The country of Iceland isn't a large one in terms of population, with only 321,000 people calling it home. It does sit on an area of more than 40,000 square miles, but only a very small portion of the Nordic Island country is inhabited. Nevertheless, Iceland has a modern culture, a thriving economy most often, and a diverse culture. If you plan to study abroad in the country, you will find that this Nordic island country is one of the most unique.
As a free-market economy, low taxes, and a moderately peaceful lifestyle, the area is ideal for individuals looking for a diverse and culturally rich area to live. Studying to become an attorney here can be a very beneficial process.
What Is the Law System in Iceland?
Iceland has four administrative regions called "farthings". The court system is further broken down into local areas. There is also a judicial body that includes 36 judges and a higher level court systems. There are appeals courts throughout the area. The law system in Iceland is very basic, and in some cases still has components of Medieval times. Nevertheless, as a modern culture, there are lawyers in the system that provide legal representation to those who are charged.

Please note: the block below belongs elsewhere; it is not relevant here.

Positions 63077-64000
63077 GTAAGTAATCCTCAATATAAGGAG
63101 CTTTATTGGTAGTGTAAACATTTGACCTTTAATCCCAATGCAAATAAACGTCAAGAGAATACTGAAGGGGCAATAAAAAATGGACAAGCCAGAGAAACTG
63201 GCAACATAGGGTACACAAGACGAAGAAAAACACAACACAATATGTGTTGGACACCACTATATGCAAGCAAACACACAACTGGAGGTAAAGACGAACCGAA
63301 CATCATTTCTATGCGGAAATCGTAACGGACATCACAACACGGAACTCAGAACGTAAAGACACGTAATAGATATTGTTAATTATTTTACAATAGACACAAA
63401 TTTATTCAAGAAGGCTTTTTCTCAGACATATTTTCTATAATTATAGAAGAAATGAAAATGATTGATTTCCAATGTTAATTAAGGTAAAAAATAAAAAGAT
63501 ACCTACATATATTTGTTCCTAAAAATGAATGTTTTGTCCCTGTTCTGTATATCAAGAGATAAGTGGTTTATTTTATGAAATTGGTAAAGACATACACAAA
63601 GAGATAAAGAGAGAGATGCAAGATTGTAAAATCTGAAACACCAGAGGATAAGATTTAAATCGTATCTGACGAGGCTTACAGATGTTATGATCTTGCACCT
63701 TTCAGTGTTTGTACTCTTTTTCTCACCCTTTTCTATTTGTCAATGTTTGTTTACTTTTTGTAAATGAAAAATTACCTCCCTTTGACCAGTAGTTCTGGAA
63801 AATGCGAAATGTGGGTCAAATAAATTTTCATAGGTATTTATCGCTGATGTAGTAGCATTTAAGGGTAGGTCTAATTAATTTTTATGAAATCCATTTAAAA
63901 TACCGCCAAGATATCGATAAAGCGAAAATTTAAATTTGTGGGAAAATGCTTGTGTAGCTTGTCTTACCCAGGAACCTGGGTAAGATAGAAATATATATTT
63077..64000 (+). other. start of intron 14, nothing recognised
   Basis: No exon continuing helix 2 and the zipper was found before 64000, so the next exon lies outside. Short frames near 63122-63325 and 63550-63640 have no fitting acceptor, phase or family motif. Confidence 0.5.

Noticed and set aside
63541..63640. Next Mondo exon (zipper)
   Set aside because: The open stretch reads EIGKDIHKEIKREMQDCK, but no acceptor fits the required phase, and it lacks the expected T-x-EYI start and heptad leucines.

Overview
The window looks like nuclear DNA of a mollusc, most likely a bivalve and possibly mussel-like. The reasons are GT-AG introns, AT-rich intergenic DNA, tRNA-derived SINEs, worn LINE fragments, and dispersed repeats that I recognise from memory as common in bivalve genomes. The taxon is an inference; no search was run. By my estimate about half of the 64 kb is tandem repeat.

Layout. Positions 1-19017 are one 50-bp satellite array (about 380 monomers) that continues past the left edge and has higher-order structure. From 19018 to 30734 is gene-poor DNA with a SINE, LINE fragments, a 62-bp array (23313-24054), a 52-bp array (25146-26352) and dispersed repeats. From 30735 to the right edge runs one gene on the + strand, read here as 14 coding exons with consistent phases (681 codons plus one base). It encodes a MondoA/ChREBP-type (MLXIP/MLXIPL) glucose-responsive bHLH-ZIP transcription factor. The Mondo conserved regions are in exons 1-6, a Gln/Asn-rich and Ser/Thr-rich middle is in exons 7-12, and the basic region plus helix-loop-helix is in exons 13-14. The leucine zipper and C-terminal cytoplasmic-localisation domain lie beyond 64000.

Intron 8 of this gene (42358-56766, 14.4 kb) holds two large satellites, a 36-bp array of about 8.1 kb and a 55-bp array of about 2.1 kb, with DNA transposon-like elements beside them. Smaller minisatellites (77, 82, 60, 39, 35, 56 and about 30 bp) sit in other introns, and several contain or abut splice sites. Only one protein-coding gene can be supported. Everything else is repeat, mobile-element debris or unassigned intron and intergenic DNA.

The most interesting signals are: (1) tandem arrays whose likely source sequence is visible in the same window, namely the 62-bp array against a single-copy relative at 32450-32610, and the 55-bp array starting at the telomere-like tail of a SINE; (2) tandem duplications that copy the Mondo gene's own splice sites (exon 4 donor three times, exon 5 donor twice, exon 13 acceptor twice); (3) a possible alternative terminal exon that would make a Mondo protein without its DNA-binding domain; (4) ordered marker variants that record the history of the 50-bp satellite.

Study Law in Iceland
What is a Law Degree in Iceland?
Iceland has several law schools. In order to practice law in the country as a working lawyer, individuals must obtain a law degree and then sit for the Iceland Bar Association testing. The country's law degree is a Masters in Law (LLM). There are also several specializations, including the International and Comparative Law Masters Degree and the International and European Business Law degree. Students can further their education to obtain a PhD in Law as well. Law Higher Education in Iceland
There are three classifications of attorneys in the country. This includes a traditional lawyer, a district court lawyer, and a Supreme Court attorney. Students who wish to practice law in Iceland must obtain his or her legal studies master's examination from a recognized legal facility in the country and otherwise meet any requirements set by the Act on Universities. There are other requirements as well.
There are several law schools and universities in Iceland. They provide four year bachelor programs followed by an additional two or three years of law studies, depending on if the student enrolls full time.
The cost of enrolling in law schools in Iceland for foreign students is significantly higher than it is for locals. However, these rates can vary significantly from one school to the next. After completing education in this area and sitting for the required bar exam, students can then begin working in any classification of attorney. Keep in mind the demand for these well-qualified professionals is moderately high, especially in more advanced areas of study.